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French oil giant Total going big on solar energy

Andy Uhler Jan 19, 2021
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Above, photovoltaic solar panels at the power plant in La Colle des Mees, Alpes de Haute Provence, in southeastern France in 2019. Gerard Julien/AFP via Getty Images

French oil giant Total going big on solar energy

Andy Uhler Jan 19, 2021
Heard on:
Above, photovoltaic solar panels at the power plant in La Colle des Mees, Alpes de Haute Provence, in southeastern France in 2019. Gerard Julien/AFP via Getty Images
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The French oil giant Total said Monday it would pay $2.5 billion for a 20% stake in the world’s largest solar developer, Adani Green Energy, an Indian firm. 

It’s the latest example of Big Oil trying to diversify and remain relevant as electric vehicles and other renewable technologies advance.

Doug Vine, senior fellow at the Center for Climate and Energy Solutions, said oil companies are responding to a host of pressures.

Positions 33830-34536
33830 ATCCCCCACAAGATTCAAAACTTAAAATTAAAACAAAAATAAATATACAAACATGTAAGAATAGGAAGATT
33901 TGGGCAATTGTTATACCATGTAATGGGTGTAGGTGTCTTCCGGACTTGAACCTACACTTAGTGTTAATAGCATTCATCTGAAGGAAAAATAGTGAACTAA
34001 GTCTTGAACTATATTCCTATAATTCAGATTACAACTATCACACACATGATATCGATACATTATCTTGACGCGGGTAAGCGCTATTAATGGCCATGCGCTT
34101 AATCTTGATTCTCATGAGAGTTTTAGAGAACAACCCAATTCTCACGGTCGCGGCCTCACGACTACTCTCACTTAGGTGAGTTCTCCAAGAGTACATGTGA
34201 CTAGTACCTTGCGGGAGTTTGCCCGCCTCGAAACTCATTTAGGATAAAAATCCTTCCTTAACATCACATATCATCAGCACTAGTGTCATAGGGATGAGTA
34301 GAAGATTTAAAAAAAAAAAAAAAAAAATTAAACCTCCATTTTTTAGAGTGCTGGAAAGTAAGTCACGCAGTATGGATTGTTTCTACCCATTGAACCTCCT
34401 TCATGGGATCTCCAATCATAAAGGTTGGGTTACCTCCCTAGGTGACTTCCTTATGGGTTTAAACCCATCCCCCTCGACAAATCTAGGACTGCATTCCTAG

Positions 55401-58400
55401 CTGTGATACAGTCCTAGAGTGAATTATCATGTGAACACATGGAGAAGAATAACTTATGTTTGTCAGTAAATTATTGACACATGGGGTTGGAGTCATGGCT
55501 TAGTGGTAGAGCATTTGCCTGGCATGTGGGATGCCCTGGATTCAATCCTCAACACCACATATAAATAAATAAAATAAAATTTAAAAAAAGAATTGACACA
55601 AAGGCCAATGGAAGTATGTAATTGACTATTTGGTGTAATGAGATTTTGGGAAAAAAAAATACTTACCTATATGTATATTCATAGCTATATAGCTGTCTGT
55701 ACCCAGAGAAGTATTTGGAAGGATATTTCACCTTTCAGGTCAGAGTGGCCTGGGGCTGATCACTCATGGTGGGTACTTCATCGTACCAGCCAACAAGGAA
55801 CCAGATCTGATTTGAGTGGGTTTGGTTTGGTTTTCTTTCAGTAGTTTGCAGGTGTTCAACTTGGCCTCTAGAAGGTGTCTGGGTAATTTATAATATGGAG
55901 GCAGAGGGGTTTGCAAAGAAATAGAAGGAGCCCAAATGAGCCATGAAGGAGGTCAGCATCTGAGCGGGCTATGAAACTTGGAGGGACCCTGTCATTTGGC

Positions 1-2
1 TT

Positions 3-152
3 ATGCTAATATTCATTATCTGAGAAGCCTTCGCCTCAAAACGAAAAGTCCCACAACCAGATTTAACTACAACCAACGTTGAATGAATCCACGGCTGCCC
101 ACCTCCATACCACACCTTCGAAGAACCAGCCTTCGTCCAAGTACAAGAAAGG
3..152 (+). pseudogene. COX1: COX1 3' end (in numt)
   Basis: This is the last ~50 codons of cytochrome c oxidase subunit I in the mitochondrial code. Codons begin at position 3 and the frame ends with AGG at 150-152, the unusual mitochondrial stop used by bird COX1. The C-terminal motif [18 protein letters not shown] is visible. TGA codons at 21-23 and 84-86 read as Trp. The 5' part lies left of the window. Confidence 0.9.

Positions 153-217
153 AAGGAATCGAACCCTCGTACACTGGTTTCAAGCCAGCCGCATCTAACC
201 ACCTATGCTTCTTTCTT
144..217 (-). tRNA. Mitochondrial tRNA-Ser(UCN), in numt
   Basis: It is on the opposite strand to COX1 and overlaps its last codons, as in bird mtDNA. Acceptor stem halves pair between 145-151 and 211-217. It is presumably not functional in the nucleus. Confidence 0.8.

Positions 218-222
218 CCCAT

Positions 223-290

“As concerns about climate change accelerate and as countries signal their commitments to fully decarbonizing their economies, the future of oil has never been more uncertain,” he said.

That uncertain future has led oil companies to begin the process of reinventing their business models. 

Total has invested in a mix of renewables. In going bigger on solar, Total is hedging its bets, Robert Kleinberg at Columbia University said.

“If you think of new energy as a roulette game, they’re betting on red and black and even and odd and all three columns,” he said.

And make no mistake, Total and other industry leaders are not giving up on oil just yet. Kleinberg said big oil companies are not particularly concerned with what kind of energy they’re selling, they just want to remain profitable, but they can see the energy transformation around the corner.

Energy industry consultant Sara Vakhshouri said this particular partnership with Adani Green Energy makes a lot of sense for Total. After all, India is one of the world’s fastest-growing markets for energy demand.

“If you’re an international energy company and you are looking to be ahead of your peers in the game to seize a huge chunk of market share, India is where you want to be,” Vakhshouri said.

She said the other place multinational energy companies are looking to invest is southern Africa, because, like India, that region is moving fast toward increasing electricity access to more citizens.

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